The U.S. Environmental Protection Agency proposed Tuesday to boost the use of renewable fuels in 2019, but the biofuels industry mostly wasn’t cheering.
Industry officials said the new targets are being undermined by too many waivers granted to small refineries by the EPA — freeing them from complying — and that pressure from the oil industry caused the agency to back off reallocating those waived volumes to other fuel blenders.
The EPA said it is proposing 19.88 billion gallons of renewable fuels be used in 2019, boosting advanced biofuels to 4.88 billion gallons. Both figures are nearly 600 million gallons higher than the final 2018 figures.
The EPA also proposed raising biomass-based biodiesel to 2.43 billion gallons in 2020, an increase over the 2.1 billion gallons for 2019.
It also proposed raising cellulosic volumes to 381 million gallons, up from 288 million in 2018.
Corn-based ethanol would remain at 15 billion gallons.
The new figures come in the face of fierce criticism from farm state lawmakers and biofuels groups angry the EPA has granted waivers to small refineries.
“This is a status quo proposal for ethanol and the status quo is bad,” said Monte Shaw, executive director of the Iowa Renewable Fuels Association. He said the proposal “isn’t worth the paper it’s written on,” given the exemptions.
U.S. Sen. Chuck Grassley, R-Iowa, said that EPA should reconsider and reallocate the waived amounts.
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“Otherwise, Administrator (Scott) Pruitt should let someone else do the job who won’t continue to undermine the president,” he said.
U.S. Sen. Joni Ernst, R-Iowa, called Tuesday’s figures “an uptick” that still doesn’t make up for the volumes lost because of the waivers.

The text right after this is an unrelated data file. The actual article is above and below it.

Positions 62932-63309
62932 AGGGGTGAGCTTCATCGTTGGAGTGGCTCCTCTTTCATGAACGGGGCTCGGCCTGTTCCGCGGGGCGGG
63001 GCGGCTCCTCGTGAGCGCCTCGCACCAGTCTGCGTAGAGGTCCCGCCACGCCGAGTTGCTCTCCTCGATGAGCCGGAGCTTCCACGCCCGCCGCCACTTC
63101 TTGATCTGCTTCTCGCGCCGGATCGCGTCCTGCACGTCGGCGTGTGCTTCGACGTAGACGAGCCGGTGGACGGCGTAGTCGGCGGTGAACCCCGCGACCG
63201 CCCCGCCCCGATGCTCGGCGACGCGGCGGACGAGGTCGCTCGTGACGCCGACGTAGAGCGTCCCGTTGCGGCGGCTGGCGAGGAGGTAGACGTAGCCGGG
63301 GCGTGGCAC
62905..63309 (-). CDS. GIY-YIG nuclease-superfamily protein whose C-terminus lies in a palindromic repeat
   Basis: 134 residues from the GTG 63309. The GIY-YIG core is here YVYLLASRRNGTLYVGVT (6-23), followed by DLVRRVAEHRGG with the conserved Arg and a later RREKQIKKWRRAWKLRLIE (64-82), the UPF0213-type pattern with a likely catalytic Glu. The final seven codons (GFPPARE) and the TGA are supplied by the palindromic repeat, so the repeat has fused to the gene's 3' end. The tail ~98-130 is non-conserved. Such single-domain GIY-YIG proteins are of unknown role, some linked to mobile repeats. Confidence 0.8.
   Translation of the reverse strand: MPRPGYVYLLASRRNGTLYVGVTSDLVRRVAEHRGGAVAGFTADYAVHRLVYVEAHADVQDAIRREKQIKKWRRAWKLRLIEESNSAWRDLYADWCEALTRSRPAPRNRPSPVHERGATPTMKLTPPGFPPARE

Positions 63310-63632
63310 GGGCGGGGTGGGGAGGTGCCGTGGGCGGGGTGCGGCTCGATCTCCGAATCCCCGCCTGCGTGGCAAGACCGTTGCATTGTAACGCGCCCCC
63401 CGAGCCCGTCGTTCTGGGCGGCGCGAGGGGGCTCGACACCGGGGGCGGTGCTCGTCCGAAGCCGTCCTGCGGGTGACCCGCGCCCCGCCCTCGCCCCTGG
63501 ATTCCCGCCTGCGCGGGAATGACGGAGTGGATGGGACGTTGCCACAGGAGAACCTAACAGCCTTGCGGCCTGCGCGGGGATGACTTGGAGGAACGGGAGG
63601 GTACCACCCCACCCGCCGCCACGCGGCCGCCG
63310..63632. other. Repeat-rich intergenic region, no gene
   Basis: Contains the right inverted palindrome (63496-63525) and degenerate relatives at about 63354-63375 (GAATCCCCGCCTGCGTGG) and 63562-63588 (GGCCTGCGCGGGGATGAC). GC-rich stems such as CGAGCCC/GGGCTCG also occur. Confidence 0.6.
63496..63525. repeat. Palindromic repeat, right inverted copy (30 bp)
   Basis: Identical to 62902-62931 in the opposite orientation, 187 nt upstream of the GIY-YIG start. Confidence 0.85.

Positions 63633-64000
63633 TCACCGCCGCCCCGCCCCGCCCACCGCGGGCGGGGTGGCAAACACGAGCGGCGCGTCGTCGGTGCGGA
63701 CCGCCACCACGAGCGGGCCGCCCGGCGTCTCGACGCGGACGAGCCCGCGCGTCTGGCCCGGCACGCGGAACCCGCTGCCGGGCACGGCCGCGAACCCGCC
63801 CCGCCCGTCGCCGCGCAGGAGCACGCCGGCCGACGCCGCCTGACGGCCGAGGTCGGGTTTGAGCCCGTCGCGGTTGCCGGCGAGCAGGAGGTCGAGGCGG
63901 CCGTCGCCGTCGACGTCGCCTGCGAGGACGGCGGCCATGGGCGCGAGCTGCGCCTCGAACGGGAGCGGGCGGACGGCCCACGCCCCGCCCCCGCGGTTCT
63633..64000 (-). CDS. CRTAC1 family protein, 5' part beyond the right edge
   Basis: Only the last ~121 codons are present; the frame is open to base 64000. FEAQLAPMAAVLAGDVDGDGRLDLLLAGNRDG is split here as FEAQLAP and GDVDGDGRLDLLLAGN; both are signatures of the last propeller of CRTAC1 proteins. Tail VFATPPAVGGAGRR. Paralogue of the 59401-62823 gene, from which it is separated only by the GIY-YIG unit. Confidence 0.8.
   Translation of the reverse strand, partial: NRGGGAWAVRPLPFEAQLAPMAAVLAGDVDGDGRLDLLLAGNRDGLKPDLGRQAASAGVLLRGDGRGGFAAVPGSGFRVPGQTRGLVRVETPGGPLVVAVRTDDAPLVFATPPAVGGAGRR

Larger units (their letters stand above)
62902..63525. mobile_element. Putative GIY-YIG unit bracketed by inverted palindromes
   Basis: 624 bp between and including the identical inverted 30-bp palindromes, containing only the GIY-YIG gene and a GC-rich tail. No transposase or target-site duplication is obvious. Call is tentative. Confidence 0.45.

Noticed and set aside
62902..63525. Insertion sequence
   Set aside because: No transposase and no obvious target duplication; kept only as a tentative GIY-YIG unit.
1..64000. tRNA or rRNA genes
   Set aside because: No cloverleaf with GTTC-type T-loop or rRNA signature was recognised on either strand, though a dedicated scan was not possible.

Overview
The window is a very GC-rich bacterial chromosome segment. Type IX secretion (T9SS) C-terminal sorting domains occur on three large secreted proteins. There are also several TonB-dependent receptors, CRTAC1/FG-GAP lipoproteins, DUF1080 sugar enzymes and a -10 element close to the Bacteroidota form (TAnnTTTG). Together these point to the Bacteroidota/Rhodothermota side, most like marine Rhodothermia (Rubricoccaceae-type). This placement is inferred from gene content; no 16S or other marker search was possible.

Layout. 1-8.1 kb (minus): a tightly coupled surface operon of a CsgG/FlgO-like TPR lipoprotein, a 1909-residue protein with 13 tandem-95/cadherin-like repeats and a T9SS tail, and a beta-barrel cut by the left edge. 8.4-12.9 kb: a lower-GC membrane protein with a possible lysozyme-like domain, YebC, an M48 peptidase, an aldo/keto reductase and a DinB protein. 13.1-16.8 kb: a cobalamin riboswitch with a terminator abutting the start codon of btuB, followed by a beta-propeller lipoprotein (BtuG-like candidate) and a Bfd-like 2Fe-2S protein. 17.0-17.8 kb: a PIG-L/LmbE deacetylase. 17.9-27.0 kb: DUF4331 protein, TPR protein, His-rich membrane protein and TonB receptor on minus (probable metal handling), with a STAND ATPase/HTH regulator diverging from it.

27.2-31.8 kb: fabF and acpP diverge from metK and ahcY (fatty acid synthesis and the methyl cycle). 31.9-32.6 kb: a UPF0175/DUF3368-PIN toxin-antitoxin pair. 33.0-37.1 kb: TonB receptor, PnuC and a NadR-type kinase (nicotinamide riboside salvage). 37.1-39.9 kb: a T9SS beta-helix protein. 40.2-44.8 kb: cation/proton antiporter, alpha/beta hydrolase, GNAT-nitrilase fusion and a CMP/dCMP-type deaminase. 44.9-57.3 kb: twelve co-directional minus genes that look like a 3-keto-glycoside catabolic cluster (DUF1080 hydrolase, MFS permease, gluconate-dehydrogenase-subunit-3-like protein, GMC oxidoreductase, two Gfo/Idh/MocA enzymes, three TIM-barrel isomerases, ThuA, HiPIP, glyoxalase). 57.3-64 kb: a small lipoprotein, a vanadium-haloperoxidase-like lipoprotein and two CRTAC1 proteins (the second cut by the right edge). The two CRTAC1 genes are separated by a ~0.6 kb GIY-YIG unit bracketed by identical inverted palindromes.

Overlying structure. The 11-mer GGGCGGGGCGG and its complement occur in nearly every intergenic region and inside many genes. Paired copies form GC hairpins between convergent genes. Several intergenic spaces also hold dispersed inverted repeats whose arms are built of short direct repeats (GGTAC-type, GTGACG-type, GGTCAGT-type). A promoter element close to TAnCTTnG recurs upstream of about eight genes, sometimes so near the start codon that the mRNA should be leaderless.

Iowa’s lone Democrat in Congress, Rep. Dave Loebsack, said the EPA’s proposal “does nothing to address the EPA’s demand destruction.”
Industry officials have said the waivers lopped 1.5 billion gallons off the requirement. Grassley said it’s actually 2.25 billion gallons when waivers from 2016 and 2017 are taken into account.
Some industry officials did praise the proposed increase for advanced biofuels.
Grant Kimberley, executive director of the Iowa Biodiesel Board, said the new volumes are “definitely a step in the right direction and sends an encouraging signal to our state’s biodiesel producers and supporting industries.”
However, he also expressed concerns about the waivers.
A Reuters report Tuesday saying some of the waivers were granted over recommendations from the Department of Energy to reject or limit them raised the temperature even more.
Oil refiners have defended the exemptions, saying the Obama administration had improperly rejected previous applications.
The oil industry responded to the EPA’s proposal by renewing its call to overhaul the Renewable Fuel Standard law, which was passed in 2005. The American Petroleum Institute said the law is “backward looking” and ignores strong domestic energy production.
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“By increasing biomass-diesel and the overall biofuels volumes the government is putting its thumb on the scale, picking winners and losers,” the organization said in a statement on its website.
The institute praised the EPA for rejecting the idea of reallocating the volumes it had waived. But the biofuel industry said the decision proved the power of Big Oil.
The Trump administration has faced competing pressures over the fuel law during the last year and a half. Farm state lawmakers have reminded President Donald Trump of his campaign promise to back the law. But Trump also has faced complaints from oil workers, like at a bankrupt Pennsylvania refinery, that they’re being hurt by the law.
In a statement accompanying the proposal Pruitt, said, “I’ve traveled to numerous states and heard firsthand about the importance of the RFS to farmers and local communities across the country.”
He said the new proposal will provide regulatory certainty.